The time that I could devote to learning had to be structured. The time had to matter. Professional development in this phase has not been easily classified or defined on my CV. 

Then came IT 546: Educational Technology. As I have mentioned before, this class suddenly tightened up all of the loose strings in my teaching and scholarship. I felt even more open to this class because of my colleagues at Everett CC who created the Innovations Academy. I spent five days learning from people who have always been a part of the coolest ideas on my campus. I made connections with new people and ideas, and I started fall quarter energized in a way that I haven't been in years. 

One of the first readings in IT 546 was Prensky's article, and although I had heard the title Digital Natives before, it was the first time I took time to think about it beyond dismissing it as marketing term. Turns out, Prensky put into words what I was experiencing both on my campus and in my grad class. There were people who cared a great deal about learning new ways to teach not just for themselves but for the students. They were seeing professional development not just as something that was required by their contracts, but as something that they want to do.

So who am I interested in? I'm interested in teachers who want to learn but feel overwhelmed by what they don't know. They are skilled. They care about their content. But they just don't have the time to learn the how to use some new tools.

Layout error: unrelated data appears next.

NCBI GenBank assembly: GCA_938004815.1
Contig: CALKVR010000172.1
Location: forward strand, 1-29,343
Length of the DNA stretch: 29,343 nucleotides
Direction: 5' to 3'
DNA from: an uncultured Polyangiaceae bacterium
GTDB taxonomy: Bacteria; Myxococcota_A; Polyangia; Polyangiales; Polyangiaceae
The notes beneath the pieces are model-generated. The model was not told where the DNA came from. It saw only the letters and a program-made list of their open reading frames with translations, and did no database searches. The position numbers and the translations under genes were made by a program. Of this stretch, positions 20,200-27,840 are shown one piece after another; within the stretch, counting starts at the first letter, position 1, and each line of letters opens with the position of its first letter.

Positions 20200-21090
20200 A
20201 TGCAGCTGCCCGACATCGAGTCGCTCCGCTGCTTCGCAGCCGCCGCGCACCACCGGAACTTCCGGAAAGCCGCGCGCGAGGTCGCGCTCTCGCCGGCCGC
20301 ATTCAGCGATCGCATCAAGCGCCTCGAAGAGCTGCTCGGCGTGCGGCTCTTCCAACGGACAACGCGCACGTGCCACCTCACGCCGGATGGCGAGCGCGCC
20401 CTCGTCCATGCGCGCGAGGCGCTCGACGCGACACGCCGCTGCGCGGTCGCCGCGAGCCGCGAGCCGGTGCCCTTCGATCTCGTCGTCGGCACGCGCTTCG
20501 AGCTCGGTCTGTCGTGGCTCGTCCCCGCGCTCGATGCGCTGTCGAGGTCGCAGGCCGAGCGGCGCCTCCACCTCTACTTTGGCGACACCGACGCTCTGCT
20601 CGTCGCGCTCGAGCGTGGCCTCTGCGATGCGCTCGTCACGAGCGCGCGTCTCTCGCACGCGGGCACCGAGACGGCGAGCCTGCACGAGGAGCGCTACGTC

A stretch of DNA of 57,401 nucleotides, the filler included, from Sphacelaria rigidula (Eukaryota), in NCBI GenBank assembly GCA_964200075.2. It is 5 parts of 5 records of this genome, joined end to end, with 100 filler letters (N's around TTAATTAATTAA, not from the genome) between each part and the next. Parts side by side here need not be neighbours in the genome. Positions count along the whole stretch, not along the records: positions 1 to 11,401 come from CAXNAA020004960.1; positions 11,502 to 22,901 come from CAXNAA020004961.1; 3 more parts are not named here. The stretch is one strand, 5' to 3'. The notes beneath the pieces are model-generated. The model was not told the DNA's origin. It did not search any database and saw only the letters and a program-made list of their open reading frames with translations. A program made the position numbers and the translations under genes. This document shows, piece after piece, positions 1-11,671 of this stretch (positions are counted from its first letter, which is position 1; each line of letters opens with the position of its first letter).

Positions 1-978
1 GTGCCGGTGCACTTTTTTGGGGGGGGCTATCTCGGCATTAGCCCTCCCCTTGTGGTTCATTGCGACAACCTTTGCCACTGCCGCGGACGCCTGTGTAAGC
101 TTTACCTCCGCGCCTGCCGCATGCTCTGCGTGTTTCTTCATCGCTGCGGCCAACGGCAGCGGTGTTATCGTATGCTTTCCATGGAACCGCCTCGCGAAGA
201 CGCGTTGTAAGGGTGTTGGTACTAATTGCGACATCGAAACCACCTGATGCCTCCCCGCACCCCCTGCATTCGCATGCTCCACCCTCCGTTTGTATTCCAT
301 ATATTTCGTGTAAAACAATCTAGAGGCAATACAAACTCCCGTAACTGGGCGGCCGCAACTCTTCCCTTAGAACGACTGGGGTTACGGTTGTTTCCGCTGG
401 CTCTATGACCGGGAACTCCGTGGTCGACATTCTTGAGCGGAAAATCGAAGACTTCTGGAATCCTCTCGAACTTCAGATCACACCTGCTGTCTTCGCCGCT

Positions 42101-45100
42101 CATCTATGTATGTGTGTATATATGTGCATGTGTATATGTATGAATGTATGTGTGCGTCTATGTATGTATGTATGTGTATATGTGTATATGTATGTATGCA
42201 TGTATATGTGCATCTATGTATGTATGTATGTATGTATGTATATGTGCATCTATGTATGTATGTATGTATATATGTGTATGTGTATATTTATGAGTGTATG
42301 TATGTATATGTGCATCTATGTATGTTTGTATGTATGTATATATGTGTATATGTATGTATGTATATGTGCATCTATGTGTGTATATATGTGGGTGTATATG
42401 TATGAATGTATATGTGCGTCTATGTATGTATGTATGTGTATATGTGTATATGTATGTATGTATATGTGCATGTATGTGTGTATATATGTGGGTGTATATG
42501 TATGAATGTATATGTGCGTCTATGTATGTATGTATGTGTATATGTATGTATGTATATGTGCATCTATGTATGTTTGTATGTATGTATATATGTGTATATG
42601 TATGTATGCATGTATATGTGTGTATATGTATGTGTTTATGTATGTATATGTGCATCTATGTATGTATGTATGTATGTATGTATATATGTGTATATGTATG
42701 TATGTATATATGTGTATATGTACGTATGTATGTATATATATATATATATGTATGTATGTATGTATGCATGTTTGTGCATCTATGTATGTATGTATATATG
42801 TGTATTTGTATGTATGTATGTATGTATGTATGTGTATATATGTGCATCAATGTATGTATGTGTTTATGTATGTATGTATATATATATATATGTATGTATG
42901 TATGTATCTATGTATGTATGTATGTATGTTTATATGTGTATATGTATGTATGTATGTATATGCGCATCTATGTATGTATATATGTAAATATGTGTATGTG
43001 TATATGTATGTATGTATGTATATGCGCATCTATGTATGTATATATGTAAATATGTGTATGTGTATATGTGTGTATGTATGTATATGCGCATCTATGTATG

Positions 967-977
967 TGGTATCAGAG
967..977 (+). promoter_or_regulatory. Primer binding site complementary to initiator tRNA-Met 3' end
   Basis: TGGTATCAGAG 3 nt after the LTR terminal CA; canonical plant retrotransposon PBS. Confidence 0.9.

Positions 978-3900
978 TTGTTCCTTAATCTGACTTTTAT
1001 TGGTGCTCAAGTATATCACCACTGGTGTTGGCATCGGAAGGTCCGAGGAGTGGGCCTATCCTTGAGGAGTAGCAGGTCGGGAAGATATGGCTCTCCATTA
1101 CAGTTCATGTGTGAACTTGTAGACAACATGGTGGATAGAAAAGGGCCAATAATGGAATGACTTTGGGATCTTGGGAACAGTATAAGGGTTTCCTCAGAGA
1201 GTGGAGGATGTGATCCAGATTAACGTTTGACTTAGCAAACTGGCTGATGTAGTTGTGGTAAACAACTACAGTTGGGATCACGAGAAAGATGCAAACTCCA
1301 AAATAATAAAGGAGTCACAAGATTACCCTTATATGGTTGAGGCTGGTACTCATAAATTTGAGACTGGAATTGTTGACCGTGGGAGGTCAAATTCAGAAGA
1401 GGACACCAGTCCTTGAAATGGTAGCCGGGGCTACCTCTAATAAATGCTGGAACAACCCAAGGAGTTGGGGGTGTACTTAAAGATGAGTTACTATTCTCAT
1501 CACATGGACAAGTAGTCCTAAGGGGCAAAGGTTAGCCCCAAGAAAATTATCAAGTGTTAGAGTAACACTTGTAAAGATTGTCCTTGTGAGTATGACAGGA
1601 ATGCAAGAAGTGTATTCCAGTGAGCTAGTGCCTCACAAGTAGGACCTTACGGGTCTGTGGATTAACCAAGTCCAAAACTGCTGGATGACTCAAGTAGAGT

So I got this idea that I, as a Digital Immigrant who has gone from being somewhat reluctant to excited about technology, can help my fellow teachers. It doesn't feel like work.

One of our assignments in the IT 546 was to explore Pinterest, and I was amazed by what I saw. The K-12 teachers are all over it! They've created such a collection of information. 

Then I stumbled into the ETMOOC community, started this blog, and thus, I took a chance on this conference proposal. Now, I have to figure out where "we are going" since that's, um, in my title!

I tell people that I'm old enough to remember what it is like to make a mixed tape, but I'm young enough to not feel intimidated by technology. Teaching is a complex job, and the more we can support one another, the better. The by-product of student engagement is that it makes your job more fun. 

What's one tool that you would share with a faculty member that has revolutionized your teaching? Something easy. Something you think is worthwhile. Anything. Tell me one thing you do that's changed your teaching. One small step that led to huge changes. All disciplines and levels welcome!